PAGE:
DMOTE is a graffiti writer from Sydney. He has been painting since 1985 perfecting all aspects of graff from tags, throwups and burners. Since then he has gone on to live in NYC and make a living off his graffiti and design skills. There's so much more to say but we'll get into the interview and let him do the talking.
1. How would you describe your style?
My style is versatile but deeply rooted in New York. I focus on moving and manipulating traditional letters from the eighties, I get bored so I tried to do something new every time. My job now is to take the tradition and repackage it to make a new present version.
2. What is it like living and painting in the US compared to back home?
Humbling and fresh, it's good now to be a small fish in a large pond, it's given me a chance to really look at the art and study the history and tradition and reinvent myself, and do that without much attention, if you're not from New York it doesn't really matter what you do, nobody gives a fuck, I like that.
At the same time its hard to paint here, definitely not the ideal city. It's hard to get permission walls, and when one comes up everyone wants to be on it. It's funny to see New York legends play themselves just to get on a legal wall.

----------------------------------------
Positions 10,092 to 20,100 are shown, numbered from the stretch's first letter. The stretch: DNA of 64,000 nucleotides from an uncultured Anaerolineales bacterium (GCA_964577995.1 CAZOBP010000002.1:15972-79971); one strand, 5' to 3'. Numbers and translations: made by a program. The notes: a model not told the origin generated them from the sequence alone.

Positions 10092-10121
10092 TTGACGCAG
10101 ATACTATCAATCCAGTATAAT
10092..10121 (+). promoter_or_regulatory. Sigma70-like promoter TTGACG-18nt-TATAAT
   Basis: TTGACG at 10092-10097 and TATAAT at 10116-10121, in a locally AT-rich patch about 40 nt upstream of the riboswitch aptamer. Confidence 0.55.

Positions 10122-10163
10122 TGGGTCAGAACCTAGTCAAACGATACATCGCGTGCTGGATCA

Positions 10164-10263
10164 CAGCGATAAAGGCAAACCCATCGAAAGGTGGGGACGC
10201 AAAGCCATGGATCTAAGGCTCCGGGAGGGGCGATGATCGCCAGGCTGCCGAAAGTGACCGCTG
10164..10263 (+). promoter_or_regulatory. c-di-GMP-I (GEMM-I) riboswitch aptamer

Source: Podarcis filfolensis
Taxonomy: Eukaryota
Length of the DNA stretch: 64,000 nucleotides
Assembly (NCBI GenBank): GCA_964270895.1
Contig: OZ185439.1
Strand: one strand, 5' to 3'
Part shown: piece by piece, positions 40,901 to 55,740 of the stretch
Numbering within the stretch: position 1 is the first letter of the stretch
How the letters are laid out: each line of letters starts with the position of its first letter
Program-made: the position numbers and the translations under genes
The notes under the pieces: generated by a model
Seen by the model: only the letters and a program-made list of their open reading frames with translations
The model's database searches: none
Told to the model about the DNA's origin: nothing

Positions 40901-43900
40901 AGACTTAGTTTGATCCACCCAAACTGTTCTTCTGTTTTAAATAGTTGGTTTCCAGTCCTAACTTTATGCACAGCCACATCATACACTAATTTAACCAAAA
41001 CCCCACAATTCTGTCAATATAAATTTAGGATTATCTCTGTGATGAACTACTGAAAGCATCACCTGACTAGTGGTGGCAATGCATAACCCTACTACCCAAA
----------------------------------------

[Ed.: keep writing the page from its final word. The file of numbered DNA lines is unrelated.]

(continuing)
3. How did you end up writing TATS Crew and what is it like being a member?
Well, I been hanging out with the TATS crew since 2000 through How and Nosm. The first and only place I came in New York for years was Hunts Point to the TATS office. I didn't get to Brooklyn until about my third trip.
TATS cru is a huge family that extends from train writing OG'S of the 80's to neighbourhood friends and family. For the most part in graffiti, a crew is usually three letters at the end of your name which really means nothing. TATS is the first real crew/family that I had ever experienced.
4. What does a typical day in NYC look like for you?
I get up early and start working on something wether it's my job or a painting or a side project, I try to paint as much graff as possible, but this past few months I've been chillin'.
5. What motivates you to keep painting?
At the moment not much, but when I'm feeling good and in a flow, it's just to have good people around. I used to get motivated when I saw my peers do something dope, but now I'm in a different space, that competition isn't as motivating.
Thank you DMOTE for taking the time to talk to us and sharing your flicks.
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